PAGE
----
Review of Deathless Divide

Deathless Divide
by Justina Ireland
Middle School, High School    Balzer + Bray/HarperCollins    554 pp.
2/20    978-0-06-257063-5    $18.99
e-book ed.  978-0-06-257065-9    $10.99

Irascible Jane McKeene and posh Katherine Deveraux, zombie-dispatching graduates of Miss Preston’s School of Combat for Negro Girls, are back in this suspenseful, satisfying sequel to Dread Nation (rev. 5/18). After surviving the fall of false utopia Summerland to the undead, Jane and Katherine flee to the neighboring settlement of Nicodemus, where they hope to find temporary safety. But no sooner are they within its gates than Jane is imprisoned for past crimes, and Katherine must find a way to break her out before the horde breaks in. Multiple betrayals, back (and front) stabbings, and an arduous trek to California test Jane and Katherine’s bond, along with an abrupt separation and the tragic death of one of their closest allies. Ireland threads her thrilling plot with incisive commentary about race, gender, and power that will appeal to today’s activist teen readers. Her alternate Old West (a mirror of current societal woes) is full of warring ethnic and cultural factions, each more suspicious of the other, until the undead are the least of their worries. Katherine laments, “How can we make the world a better place if we are always at odds with one another for every single kind of reason under the sun?” The answer may lie in future adventures, as the novel’s open ending hints at possible exploits to come. An author’s note contains further reading about the role of Black Americans in the Old West.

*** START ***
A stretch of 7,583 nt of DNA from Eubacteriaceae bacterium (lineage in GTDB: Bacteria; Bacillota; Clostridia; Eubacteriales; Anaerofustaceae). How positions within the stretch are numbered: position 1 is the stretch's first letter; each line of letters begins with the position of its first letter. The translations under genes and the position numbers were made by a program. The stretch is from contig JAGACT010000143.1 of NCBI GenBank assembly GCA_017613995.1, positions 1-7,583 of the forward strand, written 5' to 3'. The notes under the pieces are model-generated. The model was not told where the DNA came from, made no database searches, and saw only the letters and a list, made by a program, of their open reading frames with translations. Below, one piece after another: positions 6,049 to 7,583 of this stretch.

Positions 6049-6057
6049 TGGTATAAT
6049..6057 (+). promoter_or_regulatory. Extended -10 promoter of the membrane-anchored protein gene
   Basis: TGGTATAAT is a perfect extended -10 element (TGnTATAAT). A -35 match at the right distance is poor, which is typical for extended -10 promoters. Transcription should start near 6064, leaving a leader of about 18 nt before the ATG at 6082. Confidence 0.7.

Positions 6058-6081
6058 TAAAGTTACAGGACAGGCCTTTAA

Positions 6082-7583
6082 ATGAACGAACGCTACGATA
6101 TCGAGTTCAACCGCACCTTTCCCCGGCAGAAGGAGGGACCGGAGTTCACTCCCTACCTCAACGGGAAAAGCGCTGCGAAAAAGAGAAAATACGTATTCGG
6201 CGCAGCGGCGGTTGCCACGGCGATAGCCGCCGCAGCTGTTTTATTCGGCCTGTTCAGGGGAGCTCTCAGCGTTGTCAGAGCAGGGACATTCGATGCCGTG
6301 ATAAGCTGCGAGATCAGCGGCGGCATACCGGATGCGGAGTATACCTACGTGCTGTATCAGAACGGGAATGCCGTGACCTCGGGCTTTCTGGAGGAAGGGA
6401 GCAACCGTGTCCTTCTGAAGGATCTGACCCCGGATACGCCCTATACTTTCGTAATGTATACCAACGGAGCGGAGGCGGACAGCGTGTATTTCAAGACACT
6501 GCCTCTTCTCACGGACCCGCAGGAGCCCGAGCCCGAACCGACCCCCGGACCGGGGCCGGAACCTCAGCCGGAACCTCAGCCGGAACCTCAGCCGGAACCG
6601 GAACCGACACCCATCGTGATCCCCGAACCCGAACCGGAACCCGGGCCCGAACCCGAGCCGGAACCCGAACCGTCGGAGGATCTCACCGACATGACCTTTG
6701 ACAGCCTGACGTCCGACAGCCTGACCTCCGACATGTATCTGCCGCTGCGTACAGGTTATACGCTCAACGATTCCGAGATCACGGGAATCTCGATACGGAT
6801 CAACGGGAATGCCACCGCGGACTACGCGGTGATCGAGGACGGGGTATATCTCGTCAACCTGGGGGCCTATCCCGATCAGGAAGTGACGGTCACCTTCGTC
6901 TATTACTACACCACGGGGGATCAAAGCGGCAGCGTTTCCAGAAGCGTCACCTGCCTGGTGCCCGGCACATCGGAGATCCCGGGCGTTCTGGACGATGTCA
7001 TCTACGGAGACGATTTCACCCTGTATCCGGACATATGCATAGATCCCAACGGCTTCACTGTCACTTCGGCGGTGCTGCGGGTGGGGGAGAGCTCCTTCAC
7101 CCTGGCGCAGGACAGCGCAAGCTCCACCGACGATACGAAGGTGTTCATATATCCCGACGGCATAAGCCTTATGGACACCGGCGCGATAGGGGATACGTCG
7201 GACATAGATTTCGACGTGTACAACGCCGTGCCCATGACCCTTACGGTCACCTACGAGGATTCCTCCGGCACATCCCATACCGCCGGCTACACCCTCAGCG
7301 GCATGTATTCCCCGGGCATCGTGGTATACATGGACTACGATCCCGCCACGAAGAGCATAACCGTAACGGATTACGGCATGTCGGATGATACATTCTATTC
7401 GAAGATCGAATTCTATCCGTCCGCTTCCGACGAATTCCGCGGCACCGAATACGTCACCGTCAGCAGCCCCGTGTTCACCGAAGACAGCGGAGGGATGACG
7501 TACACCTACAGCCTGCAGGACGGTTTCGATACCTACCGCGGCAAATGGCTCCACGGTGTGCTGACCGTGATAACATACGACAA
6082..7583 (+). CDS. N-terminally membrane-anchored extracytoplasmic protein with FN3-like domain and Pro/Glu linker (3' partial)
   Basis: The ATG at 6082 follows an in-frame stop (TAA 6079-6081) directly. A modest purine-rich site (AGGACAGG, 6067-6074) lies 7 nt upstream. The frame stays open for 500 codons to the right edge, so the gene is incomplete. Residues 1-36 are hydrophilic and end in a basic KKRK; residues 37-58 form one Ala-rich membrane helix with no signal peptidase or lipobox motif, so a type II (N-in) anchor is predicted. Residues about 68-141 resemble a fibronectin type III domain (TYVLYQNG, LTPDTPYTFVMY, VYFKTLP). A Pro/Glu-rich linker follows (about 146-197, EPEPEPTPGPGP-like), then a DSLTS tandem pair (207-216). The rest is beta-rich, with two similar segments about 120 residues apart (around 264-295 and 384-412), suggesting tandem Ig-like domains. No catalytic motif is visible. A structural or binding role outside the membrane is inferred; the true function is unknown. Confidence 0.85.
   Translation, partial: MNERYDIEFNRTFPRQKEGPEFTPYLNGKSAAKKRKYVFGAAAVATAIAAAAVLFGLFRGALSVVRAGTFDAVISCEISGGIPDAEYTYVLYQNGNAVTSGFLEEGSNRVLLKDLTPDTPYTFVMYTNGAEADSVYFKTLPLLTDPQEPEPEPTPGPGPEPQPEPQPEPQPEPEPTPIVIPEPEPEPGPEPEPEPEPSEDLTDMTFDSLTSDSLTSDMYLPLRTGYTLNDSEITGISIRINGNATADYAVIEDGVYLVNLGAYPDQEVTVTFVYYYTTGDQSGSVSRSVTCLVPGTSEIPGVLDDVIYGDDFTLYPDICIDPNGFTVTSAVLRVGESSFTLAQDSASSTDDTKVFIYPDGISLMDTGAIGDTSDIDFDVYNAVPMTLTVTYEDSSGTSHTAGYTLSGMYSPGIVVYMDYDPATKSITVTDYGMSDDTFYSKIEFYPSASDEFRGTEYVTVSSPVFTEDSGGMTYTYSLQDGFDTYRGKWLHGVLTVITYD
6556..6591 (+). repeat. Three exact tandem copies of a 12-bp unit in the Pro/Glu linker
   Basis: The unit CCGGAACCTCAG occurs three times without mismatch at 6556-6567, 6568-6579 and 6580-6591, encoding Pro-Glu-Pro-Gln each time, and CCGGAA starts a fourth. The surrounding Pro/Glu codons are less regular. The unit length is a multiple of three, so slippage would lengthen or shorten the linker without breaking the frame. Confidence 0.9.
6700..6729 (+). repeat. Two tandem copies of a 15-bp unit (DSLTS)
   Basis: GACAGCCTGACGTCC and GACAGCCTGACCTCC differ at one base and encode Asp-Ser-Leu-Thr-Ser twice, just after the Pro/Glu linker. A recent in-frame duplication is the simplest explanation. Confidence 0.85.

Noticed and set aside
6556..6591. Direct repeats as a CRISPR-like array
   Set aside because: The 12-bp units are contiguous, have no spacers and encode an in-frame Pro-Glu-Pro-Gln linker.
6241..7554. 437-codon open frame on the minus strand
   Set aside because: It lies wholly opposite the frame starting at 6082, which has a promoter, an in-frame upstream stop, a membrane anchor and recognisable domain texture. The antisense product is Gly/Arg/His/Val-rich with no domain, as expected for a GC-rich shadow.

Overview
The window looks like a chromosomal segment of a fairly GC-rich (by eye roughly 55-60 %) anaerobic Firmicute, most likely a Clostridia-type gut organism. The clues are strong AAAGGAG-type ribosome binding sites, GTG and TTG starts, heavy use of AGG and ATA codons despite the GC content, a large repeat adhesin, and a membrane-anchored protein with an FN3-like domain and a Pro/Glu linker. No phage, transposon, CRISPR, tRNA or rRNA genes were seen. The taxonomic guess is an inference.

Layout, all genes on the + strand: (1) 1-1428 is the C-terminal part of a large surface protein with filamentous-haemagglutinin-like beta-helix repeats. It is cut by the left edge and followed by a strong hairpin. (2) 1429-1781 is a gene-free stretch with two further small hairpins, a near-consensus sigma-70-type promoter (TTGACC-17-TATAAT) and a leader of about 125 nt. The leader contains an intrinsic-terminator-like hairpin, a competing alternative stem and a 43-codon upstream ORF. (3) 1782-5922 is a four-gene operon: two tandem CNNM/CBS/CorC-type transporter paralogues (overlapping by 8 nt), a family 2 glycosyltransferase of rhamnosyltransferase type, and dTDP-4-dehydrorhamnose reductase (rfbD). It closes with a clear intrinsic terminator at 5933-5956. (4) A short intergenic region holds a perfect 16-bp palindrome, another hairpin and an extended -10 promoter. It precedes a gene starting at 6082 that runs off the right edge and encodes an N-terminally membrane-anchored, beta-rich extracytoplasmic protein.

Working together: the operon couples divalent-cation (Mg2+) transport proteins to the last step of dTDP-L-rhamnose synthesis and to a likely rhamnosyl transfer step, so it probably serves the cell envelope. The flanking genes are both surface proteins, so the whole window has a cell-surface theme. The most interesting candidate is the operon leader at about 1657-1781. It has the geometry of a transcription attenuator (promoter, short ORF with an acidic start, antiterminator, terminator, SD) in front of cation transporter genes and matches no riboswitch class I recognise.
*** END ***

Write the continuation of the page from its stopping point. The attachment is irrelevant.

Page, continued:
From the March/April 2020 Horn Book Magazine.

Jennifer Hubert Swan
Jennifer Hubert Swan is director of library services and middle school librarian at Little Red School House & Elisabeth Irwin High School in New York City. She is also a visiting assistant professor at Pratt Institute School of Information, where she teaches youth literature and library programming. She blogs at Reading Rants.

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